4/13/17

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Tennessee Highway Patrol launches distracted driving campaign

THP Distracted Driving

Shelby County Sheriff's Office deputy Sgt. Vernon Greer weaved through traffic on Germantown Parkway and pulled over a gray SUV Monday morning.  The driver was attempting to make a phone call when Greer pulled over the vehicle.  "The call itself is not against the law, it is the fact that the driver was not devoting full attention to the road," Greer said.  "The driver was issued a citation for failing to devote full attention to the road."  Local police joined the Tennessee Highway Safety Office and the Tennessee Highway Patrol in Memphis Monday for the launch of the statewide distracted driving campaign.  For the first time, the Highway Patrol brought in its distracted driving enforcement bus to crack down on distracted drivers on roadways, said Tennessee Highway Patrol spokesman Sgt. Chris Richardson.  "If they don't pay attention to a big old bus that says State Trooper on it, you know they are not paying attention to the roadway and the other motorists out there," Richardson said.  "Anything that takes your eyes off the road, hands off the wheel or mind off driving is a distraction.  Whether it's using that cell phone, or people doing their hair and makeup and even reading the newspaper.  We have seen all of that."  Police issued a total of 22 tickets, including eight for texting in about 45 minutes Monday on roadways including Interstate 40, Germantown Parkway and Stage roads.  Drivers face a $50 fine for distracted driving and, if the offense reoccurs, possible suspension of the drivers’ license, Richardson said.  The statewide crackdown is part of the month long National Highway Traffic Safety Administration's National Distracted Driving Awareness Month and also the state Safety Office's third annual "Thumbs Down to Texting and Driving" campaign.  According to the NHTSA, nearly 3,500 people were killed and about 391,000 were injured in motor vehicle crashes involving distracted drivers in 2015, the latest figures available.  Paul Atchley, a psychology professor at the University of Kansas, who has done research on distracted drivers for the last 15 years, said distracted driving is a major factor on roadways.  "All the research we have available says that someone using a phone while driving is equivalent to or maybe worse than a drunk driver, Atchley said.  "There have been multiple studies that have looked at this.  We have been doing research on phones in cars for 50 years.  This is not a new research area.  But when you compare a drunk driver to a distracted driver scenario, the drunk driver actually drives better."  Atchley added that education and awareness campaigns need to be coupled with legislation and enforcement to make an impact on the issue.  "The roads have been increasingly riskier over the last 10 years and distracted driving is one of the biggest causes," Atchley said.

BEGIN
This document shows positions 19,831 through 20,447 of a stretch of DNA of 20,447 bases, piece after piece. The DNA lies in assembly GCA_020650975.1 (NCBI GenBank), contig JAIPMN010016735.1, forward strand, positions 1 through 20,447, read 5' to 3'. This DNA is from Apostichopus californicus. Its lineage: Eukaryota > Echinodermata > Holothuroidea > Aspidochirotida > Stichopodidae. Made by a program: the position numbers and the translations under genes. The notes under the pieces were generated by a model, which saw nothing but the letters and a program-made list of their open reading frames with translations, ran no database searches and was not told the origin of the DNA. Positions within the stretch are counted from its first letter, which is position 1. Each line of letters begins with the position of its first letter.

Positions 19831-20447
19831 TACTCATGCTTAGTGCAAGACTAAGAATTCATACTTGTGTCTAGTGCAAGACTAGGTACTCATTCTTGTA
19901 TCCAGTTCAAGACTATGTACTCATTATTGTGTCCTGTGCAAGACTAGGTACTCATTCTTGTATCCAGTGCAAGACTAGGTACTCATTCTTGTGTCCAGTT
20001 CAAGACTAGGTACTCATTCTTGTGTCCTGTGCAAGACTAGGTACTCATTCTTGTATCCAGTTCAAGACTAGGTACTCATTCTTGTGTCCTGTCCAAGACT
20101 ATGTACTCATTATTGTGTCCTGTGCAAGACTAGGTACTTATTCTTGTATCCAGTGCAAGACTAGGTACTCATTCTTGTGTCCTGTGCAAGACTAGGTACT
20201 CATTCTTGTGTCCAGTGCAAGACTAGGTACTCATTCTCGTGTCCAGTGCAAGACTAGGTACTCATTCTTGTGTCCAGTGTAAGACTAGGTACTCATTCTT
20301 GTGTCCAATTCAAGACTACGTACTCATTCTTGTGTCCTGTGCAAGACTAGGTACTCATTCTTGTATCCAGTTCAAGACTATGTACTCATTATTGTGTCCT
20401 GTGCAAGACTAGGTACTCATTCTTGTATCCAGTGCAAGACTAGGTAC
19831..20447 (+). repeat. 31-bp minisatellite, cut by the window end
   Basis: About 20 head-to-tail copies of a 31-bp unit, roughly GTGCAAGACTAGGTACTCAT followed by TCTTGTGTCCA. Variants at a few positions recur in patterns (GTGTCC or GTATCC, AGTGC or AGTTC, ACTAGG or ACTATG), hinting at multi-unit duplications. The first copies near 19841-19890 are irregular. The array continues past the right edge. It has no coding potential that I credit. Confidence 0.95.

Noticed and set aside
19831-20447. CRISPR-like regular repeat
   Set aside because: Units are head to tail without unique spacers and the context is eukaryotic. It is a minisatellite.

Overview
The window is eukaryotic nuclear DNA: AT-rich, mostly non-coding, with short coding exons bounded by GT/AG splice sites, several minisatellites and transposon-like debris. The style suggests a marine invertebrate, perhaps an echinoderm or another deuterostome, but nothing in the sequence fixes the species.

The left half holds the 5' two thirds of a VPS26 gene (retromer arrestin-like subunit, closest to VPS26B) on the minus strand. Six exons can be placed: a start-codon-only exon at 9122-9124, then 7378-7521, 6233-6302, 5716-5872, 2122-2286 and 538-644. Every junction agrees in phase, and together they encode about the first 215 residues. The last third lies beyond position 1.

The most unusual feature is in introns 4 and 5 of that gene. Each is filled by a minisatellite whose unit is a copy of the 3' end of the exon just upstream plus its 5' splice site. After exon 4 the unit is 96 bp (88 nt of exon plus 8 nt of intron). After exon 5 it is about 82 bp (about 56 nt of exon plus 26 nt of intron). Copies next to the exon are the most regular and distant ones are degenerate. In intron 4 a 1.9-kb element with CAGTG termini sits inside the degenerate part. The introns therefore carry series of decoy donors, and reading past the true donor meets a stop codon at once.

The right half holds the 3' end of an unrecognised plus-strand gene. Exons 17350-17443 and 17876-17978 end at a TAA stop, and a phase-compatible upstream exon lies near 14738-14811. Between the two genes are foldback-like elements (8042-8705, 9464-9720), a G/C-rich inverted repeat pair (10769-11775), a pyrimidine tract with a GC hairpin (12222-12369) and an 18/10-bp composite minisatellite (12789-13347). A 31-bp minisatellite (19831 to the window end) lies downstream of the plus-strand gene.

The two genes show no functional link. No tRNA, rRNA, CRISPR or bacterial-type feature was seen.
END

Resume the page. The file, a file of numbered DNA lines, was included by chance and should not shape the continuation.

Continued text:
4/12/17

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Wisconsin State Patrol Trooper killed in crash

Wisconsin Fallen Trooper

The Wisconsin State Patrol trooper killed early Tuesday morning when he lost control of his patrol car and crashed on I-90/94 near Wisconsin Dells has been identified as Anthony J. Borostowski of Tomah.  The crash happened at about 4:30 a.m. on the eastbound side of the highway near marker 89, the Sauk County Sheriff's Office said.  Borostowski was on duty at the time of the crash, but it wasn't known if he was in pursuit of a vehicle.  The Sheriff's Office was asked by the State Patrol to conduct the investigation.  The preliminary investigation showed the trooper lost control of his patrol car, with the car going off the road and into the roadside ditch, hitting a tree.  The trooper was pronounced dead at the scene.  Gov. Scott Walker issued a statement after learning of Borostowski's death.  "Our hearts are heavy today as we mourn the loss of Anthony Borostowski, who passed away early this morning in the line of duty," Walker said.  "I had the honor of meeting him in 2015, when he received the Wisconsin State Patrol's lifesaving award for saving a man's life by performing CPR," Walker said.